Judging from the article abstract below, it looks like the researchers didn’t find any major impact of the paleo diet on athletic performance, compared to “healthy” control diets. The title of the scientific report is “Paleolithic Diet-Effect on the Health Status and Performance of Athletes?” That sure made me think they were going to look at athletic performance. Here’s one of two sentences in the abstract that refer to athletic performance: “Lower positive impact of paleo diet on performance was observed it the group without exercise.” What does that even mean? Looks like even scientific journals are using click-bait now.
Before you read the abstract, remember that higher blood triglycerides, total cholesterol, and LDL cholesterol are linked in some studies to cardiovascular disease. Also, lower plasma glucose (sugar) and insulin levels are linked in some studies to less risk of cardiovascular disease. So the paleo diet may be healthful since it shifts those numbers in the right direction.
The aim of this meta-analysis was to review the impact of a Paleolithic diet (PD) on selected health indicators (body composition, lipid profile, blood pressure, and carbohydrate metabolism) in the short and long term of nutrition intervention in healthy and unhealthy adults. A systematic review of randomized controlled trials of 21 full-text original human studies was conducted. Both the PD and a variety of healthy diets (control diets (CDs)) caused reduction in anthropometric parameters, both in the short and long term. For many indicators, such as weight (body mass (BM)), body mass index (BMI), and waist circumference (WC), impact was stronger and especially found in the short term. All diets caused a decrease in total cholesterol (TC), low-density lipoprotein cholesterol (LDL-C), and triglycerides (TG), albeit the impact of PD was stronger. Among long-term studies, only PD cased a decline in TC and LDL-C. Impact on blood pressure was observed mainly in the short term. PD caused a decrease in fasting plasma (fP) glucose, fP insulin, and homeostasis model assessment of insulin resistance (HOMA-IR) and glycated hemoglobin (HbA1c) in the short run, contrary to CD. In the long term, only PD caused a decrease in fP glucose and fP insulin. Lower positive impact of PD on performance was observed in the group without exercise. Positive effects of the PD on health and the lack of experiments among professional athletes require longer-term interventions to determine the effect of the Paleo diet on athletic performance.Reference: https://pubmed.ncbi.nlm.nih.gov/33801152/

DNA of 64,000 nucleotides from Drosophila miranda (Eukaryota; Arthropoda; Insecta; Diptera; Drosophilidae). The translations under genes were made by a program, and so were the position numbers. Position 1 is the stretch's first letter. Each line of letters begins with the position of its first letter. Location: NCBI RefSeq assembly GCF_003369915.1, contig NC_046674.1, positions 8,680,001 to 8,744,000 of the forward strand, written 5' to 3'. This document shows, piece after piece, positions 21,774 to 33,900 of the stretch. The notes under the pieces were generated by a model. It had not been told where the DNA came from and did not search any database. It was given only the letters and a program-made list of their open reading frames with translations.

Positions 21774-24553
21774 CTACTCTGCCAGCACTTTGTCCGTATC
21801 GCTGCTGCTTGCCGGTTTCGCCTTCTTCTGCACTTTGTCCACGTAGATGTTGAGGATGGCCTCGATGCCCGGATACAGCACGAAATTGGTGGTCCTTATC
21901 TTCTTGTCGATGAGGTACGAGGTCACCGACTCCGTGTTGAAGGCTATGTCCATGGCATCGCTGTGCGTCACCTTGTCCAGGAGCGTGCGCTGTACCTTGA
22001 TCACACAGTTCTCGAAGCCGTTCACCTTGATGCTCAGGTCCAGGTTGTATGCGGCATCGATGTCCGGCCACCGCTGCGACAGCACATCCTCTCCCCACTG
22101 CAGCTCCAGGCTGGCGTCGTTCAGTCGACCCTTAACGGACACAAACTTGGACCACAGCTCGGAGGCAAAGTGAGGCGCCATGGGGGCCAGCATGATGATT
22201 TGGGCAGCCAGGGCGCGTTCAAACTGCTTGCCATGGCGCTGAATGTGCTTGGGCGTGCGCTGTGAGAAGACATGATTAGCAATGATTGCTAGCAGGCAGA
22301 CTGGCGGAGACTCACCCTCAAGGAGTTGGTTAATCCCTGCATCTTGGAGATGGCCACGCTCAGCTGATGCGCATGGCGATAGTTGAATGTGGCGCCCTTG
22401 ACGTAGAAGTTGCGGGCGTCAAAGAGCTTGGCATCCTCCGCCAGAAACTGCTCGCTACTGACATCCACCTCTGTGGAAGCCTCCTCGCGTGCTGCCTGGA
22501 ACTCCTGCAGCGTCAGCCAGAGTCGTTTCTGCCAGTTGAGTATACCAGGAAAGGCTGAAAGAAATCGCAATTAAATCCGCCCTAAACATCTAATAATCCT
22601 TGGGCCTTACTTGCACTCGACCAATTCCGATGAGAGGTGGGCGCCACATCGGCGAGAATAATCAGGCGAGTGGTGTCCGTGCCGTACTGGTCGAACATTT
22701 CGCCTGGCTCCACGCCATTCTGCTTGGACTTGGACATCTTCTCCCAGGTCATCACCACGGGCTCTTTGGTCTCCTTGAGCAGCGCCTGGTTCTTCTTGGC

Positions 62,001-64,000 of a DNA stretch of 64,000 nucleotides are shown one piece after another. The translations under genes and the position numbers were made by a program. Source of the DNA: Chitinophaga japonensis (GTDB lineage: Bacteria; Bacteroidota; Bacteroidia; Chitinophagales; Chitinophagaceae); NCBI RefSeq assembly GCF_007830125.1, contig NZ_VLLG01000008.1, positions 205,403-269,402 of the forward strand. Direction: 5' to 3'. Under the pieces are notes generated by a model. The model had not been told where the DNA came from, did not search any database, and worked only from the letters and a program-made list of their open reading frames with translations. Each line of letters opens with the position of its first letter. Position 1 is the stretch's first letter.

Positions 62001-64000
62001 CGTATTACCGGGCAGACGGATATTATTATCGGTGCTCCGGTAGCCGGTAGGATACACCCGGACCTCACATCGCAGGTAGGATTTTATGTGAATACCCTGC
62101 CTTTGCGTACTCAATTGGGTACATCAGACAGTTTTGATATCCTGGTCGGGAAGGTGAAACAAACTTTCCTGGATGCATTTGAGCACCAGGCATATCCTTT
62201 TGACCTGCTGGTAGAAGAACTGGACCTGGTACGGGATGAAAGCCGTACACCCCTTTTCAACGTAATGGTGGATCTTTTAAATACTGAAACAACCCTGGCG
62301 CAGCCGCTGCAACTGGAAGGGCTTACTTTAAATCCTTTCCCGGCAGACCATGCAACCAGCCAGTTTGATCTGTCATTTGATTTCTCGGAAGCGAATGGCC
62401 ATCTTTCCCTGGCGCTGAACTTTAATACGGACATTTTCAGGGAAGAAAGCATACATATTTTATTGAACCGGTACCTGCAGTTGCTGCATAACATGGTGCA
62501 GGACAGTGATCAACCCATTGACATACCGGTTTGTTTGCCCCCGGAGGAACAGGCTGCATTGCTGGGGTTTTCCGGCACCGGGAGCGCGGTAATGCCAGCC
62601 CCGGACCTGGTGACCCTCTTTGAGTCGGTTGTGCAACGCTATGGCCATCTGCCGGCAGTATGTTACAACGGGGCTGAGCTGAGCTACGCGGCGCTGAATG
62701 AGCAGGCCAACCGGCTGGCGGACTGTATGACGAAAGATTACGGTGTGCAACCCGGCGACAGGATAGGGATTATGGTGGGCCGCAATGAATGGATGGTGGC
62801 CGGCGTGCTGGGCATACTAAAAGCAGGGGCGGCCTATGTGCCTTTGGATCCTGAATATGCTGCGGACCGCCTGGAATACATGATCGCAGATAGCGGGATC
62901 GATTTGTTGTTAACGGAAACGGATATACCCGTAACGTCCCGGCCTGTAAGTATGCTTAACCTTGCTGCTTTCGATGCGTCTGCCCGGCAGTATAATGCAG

Click for the full text article. The article title and abstract were so poorly written that I’m not wasting time on the full text. Let me know if you find anything interesting. Furthermore, this “research” was a meta-analysis, so I’m even more skeptical about any conclusions on athletic performance.
Steve Parker, M.D.